By virtually any standard, California is one of the most economically and demographically dynamic places in the world. The dramatic and continuing changes in the economy and demographics have also led to a unique set of challenges, including socioeconomic polarization, the erosion of California’s public education system, and work force shortages. In response to these changes and the challenges they present, the University of California, San Diego has established an innovative new academic initiative: California Cultures in Comparative Perspective (CCCP), and has appointed an award-winning scholar, sociologist David Pellow, to lead the new project.
“The purpose of CCCP will be to explore the range of implications emerging from these new demographic realities in California and to place them in a comparative perspective in terms of race and ethnicity, culture, nation, space, and time,” said Pellow. “This means that we will be supporting research, teaching, and service among faculty and students that examines new and emerging California communities and/or older or settled communities in new ways. CCCP is an international initiative as well because so many of the communities in this state are transnational in nature, particularly communities comprised of recent migrants. By 2005, it is estimated that one out of three California residents will be foreign-born.”
According to Pellow, CCCP will build on UCSD’s strength as a major research institution in the U.S.-Mexico border region by developing initiatives that focus on important cultural, economic, social, and political questions that arise in this context.
While UCSD will recruit new faculty for CCCP, the project will also draw on the substantial academic resources currently available in various related UCSD programs, including the Department of Ethnic Studies, the Center for U.S.-Mexican Studies, the Center for Comparative Immigration Studies, the Center for the Study of Race and Ethnicity, the Institute for International, Comparative, and Area Studies, and the African and African-American Studies Research Project.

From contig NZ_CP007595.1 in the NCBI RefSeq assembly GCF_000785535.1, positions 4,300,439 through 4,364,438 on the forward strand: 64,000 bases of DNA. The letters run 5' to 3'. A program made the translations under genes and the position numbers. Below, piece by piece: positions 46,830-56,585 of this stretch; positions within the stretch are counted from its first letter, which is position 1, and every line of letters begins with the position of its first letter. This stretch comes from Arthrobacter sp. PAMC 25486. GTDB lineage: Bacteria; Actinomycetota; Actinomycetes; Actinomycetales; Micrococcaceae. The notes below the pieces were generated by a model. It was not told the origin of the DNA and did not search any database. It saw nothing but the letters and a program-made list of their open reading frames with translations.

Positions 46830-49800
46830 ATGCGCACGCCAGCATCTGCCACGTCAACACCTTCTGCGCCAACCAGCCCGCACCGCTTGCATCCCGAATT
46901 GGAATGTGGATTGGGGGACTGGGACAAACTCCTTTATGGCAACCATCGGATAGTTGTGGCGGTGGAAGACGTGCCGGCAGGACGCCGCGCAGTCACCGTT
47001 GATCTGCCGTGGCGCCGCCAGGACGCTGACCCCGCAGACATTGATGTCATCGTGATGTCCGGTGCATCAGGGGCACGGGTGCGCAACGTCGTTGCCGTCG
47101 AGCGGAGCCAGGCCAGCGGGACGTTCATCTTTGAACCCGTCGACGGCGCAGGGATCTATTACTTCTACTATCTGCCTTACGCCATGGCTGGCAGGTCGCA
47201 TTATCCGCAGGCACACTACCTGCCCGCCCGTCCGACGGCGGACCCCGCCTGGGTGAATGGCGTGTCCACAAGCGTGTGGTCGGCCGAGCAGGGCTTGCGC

“These new demographic and economic conditions have generated new types of social memberships, agencies, processes, and cultural expressions in California. As technologies and mass migrations continue to reconfigure the globe, often at overwhelming speed, scholars must adapt to these new realities. We feel that UCSD is ideally positioned to take the lead on this,” said Pellow, who is an authority in the areas of environmental justice and the study of social movements. “CCCP will serve as a key mechanism for shedding light on important research needs in an era of rapid and profound social and economic change.”
Besides doing some of the scholarly activities that academic programs typically engage in, such as organizing seminars and symposia, producing working papers, and seeking funding for research and teaching, CCCP will develop a series of community-university collaborative initiatives. The purpose of these initiatives will be to conduct groundbreaking research between lay and academic experts on issues confronting California’s older and emerging communities. Pellow also plans to build on UCSD’s Academic Internship Program by including a California Cultures component that links students with paid and volunteer opportunities in community-based, non-profit organizations in immigrant communities.
Pellow, who left the University of Colorado at Boulder earlier this year to lead the CCIP initiative, has, in his own research, worked closely with community organizations and private citizens to document environmental health problems among workers of color and immigrants in Chicago and the Silicon Valley. His recent award-winning book, Garbage Wars: The Struggle for Environmental Justice in Chicago (MIT Press, 2002), has been heralded as an important contribution to both the areas of environmental justice and the social evaluation of modern waste disposal methods. The book is a study of conflicts over solid waste and pollution in Chicago, particularly in communities of color and in neighborhoods and workplaces where immigrants and low-income populations live and labor.